Short-listed Entry: Non-Fiction Category
By: Donna L. Kuust
Instant, utter blackness strikes out of nowhere. Not a glimmer of light can be seen in any direction. After voicing an UGH of surprise, my initial reaction is a groan. The power’s gone out.
Then my thoughts deal with the situation and its ramifications. I need to turn things off, to guard against blowout surge when the power returns. If it returns before I’ve taken what precautions I can against things getting ruined, I might have to face some very expensive replacements. Lamps and fans are really no big deal, but the big appliances are. I HAVE to get moving.
The main problem is that my pupils don’t dilate and constrict normally. In this blackness, I might as well not have any eyes at all.
Lights are out all along the street, so I can’t even just open an outside door for light. And, naturally, the moon is nowhere in sight on this clear sky summer night.
Panic sets in. I can’t just keep standing there, yet I’m totally blind and don’t even have the experience or expertise of a blind person to aid me. Add in the fact I’m a coward when it comes to the pain of stubbed toes and bruised shins and you can sense the scope of my distress.
My two teenage boys are spending the night at their friend’s house. It’s all up to me, and I experience a brief urge to cry in protest.
Stop it! I scold myself. Like it or not, I have to deal with this.
I head toward the bedroom, my sanctuary. There are some matches in my desk. With them, I’ll be able to see well enough to locate the candles I always keep on hand.
Stooped over, arms outstretched, and hands feeling ahead, I inch forward, trying to locate a piece of furniture or, better yet, a wall. The layout of everything is clear in my mind, but I keep moving and groping long past when it seems I should have found something and it unnerves me. It’s as if everything around me vanished when the light did and I’m groping in a total void.
Calm down. Quit letting imagination have control. Take a breath and review.
I had been reading the paper by the footstool, facing the fireplace on the west wall. I had turned one-quarter around and thus should be facing north, down the hall. After having moved forward perhaps four short strides, there should be a chair to my immediate left.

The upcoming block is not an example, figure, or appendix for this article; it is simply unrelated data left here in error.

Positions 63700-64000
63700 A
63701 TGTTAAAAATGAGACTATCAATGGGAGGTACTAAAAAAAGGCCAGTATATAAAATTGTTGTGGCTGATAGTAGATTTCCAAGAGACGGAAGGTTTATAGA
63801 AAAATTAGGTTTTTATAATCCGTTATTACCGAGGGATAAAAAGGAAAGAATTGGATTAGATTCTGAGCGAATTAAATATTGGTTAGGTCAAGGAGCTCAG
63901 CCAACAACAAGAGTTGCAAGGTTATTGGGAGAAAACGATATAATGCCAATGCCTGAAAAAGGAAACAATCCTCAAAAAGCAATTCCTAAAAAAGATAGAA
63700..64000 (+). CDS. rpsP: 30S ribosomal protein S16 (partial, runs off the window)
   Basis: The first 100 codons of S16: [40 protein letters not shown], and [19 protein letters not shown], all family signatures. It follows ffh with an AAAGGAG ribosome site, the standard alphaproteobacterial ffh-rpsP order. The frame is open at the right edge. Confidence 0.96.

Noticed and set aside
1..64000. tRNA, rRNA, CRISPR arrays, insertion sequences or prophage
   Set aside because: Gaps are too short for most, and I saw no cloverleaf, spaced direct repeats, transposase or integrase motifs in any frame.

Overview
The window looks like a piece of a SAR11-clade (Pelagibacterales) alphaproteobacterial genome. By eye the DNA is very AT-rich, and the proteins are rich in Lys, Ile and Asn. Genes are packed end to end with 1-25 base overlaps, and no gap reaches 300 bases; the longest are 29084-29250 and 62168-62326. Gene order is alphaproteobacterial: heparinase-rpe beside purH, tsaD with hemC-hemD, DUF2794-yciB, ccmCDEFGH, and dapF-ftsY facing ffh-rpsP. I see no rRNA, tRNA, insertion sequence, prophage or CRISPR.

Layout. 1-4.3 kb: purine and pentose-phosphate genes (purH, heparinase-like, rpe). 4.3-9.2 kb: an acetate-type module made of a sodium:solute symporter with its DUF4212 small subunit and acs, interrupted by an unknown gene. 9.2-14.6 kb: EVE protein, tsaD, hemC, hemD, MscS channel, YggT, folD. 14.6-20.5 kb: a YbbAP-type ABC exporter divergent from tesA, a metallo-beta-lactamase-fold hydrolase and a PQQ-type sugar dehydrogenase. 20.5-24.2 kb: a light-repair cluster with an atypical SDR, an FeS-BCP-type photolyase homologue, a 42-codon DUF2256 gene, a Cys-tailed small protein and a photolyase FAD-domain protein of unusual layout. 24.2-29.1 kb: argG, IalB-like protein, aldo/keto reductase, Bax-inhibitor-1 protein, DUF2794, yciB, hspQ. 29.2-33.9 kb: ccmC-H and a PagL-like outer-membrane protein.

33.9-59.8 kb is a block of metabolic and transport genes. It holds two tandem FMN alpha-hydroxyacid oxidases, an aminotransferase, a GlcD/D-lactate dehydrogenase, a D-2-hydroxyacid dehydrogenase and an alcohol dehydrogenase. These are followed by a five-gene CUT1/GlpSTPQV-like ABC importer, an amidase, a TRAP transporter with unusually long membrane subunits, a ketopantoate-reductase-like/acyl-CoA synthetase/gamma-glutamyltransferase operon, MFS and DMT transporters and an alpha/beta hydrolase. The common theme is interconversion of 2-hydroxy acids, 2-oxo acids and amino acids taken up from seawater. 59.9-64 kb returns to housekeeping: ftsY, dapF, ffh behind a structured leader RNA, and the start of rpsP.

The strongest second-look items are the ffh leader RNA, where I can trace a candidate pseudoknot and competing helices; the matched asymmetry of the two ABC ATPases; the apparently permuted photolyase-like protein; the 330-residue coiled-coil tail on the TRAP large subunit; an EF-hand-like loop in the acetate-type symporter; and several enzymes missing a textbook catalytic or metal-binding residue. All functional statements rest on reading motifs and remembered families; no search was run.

Ouch! Yes, there’s the chair. It IS the chair, isn’t it? I tactually examine it, feeling a bit silly for experiencing such relief over finding something solid in that vast, dark emptiness. Yes, that’s the chair. Funny, the image I get from feel is so different from looking at it.
I feel for the china hutch, which is right behind the chair. Yes! Contact! It should be a clear shot down the hall now, but I still explore the empty air, fearing I might again veer to the left or right and bump into a wall. I’m moving so slowly that I can’t be more than a couple of strides down the hall when my stupidity hits me. I should have gone directly to the kitchen. There’s an emergency flashlight on top of the microwave. Why mess around with first finding matches?
I abruptly turn back and freeze. With an adrenalin rush of panic, I suddenly experience total disorientation because I’m asking my befuddled mind to change course, hold onto a different furnishing layout.
This must be what it’s like for someone who is newly blind. I make a mental note to remember it for future writings.
Easy now. It’s okay. Take a breath.
The china hutch faces the kitchen doorway. Just back up that far and turn east.
The buffet is far enough to my left to be no obstruction problem. Likewise is the dining table, to my right. I should be able to walk straight ahead.
Geez, I hate this! I KNOW the pathway is clear, yet I can’t shake this panic. I feel like an idiot, groping the empty air as I inch forward.